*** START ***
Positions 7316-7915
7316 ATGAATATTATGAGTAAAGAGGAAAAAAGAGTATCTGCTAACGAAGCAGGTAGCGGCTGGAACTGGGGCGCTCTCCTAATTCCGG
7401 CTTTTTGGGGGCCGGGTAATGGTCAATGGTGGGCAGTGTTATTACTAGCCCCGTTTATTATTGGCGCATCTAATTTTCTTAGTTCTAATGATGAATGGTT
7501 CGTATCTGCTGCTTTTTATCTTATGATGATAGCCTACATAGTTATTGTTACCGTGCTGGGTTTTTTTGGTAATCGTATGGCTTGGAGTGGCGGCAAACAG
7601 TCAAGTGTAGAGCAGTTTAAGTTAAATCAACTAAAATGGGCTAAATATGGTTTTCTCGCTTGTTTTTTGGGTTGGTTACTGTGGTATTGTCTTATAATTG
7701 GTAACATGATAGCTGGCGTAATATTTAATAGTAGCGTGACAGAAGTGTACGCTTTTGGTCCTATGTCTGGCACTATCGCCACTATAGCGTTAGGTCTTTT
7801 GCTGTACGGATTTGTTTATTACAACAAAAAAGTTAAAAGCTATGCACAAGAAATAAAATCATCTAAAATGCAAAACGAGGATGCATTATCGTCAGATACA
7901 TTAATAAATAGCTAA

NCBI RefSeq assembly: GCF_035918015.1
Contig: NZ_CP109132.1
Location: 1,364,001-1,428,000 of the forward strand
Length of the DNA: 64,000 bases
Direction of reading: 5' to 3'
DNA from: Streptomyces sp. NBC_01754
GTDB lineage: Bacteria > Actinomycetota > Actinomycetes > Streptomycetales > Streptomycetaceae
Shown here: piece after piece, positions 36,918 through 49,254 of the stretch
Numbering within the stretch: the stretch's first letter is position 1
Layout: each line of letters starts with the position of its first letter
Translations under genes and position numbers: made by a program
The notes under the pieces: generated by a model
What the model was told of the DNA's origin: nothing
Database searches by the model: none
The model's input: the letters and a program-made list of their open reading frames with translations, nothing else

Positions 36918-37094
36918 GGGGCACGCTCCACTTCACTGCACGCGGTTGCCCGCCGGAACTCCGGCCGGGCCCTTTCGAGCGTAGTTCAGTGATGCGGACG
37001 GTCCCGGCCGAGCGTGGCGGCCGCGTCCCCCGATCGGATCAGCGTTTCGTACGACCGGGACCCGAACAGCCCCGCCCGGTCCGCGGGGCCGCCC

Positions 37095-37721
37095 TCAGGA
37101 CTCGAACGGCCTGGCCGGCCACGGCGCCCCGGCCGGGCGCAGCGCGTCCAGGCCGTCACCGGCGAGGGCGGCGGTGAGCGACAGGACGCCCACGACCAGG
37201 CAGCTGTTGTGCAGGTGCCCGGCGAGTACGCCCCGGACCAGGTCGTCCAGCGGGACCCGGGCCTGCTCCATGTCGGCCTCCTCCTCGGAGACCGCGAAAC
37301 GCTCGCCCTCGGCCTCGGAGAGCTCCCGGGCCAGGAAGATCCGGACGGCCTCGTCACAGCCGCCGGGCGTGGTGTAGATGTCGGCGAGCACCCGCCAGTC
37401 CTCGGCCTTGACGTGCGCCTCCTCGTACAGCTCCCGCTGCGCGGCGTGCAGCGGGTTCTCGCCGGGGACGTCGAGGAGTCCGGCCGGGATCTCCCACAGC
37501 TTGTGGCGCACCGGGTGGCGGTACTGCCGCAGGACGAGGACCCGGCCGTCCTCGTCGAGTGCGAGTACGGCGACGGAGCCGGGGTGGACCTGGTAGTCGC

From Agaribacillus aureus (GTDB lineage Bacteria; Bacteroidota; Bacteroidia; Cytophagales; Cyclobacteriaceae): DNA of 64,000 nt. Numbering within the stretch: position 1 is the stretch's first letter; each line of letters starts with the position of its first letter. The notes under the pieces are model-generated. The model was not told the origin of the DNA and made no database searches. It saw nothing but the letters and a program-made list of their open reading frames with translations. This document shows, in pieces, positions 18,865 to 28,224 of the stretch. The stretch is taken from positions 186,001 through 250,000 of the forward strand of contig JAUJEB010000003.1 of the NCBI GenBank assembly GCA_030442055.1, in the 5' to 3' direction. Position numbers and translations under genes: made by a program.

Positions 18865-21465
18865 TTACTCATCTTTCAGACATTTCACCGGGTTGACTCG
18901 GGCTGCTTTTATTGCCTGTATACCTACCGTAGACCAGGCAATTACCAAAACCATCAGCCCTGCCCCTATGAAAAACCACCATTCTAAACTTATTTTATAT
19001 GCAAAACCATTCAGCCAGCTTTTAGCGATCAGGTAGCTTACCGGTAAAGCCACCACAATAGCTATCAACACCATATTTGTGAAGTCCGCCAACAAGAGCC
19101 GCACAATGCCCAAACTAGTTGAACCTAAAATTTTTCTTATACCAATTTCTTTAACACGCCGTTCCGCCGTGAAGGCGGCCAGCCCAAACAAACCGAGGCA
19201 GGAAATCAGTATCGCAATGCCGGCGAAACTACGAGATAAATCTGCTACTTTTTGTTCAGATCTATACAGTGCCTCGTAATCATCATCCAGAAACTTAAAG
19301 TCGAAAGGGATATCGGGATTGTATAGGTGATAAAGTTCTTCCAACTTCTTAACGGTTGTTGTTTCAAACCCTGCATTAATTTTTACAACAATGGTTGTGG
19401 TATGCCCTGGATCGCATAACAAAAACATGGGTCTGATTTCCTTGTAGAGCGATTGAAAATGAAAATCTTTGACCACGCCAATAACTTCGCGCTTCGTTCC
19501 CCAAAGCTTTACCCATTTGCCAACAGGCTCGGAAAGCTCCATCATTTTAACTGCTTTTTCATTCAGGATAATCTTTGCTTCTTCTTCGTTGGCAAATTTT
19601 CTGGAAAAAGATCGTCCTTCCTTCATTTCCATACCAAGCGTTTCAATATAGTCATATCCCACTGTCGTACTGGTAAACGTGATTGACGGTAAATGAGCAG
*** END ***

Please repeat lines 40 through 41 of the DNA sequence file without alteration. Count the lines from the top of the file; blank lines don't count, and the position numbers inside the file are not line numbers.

19201 GGAAATCAGTATCGCAATGCCGGCGAAACTACGAGATAAATCTGCTACTTTTTGTTCAGATCTATACAGTGCCTCGTAATCATCATCCAGAAACTTAAAG
19301 TCGAAAGGGATATCGGGATTGTATAGGTGATAAAGTTCTTCCAACTTCTTAACGGTTGTTGTTTCAAACCCTGCATTAATTTTTACAACAATGGTTGTGG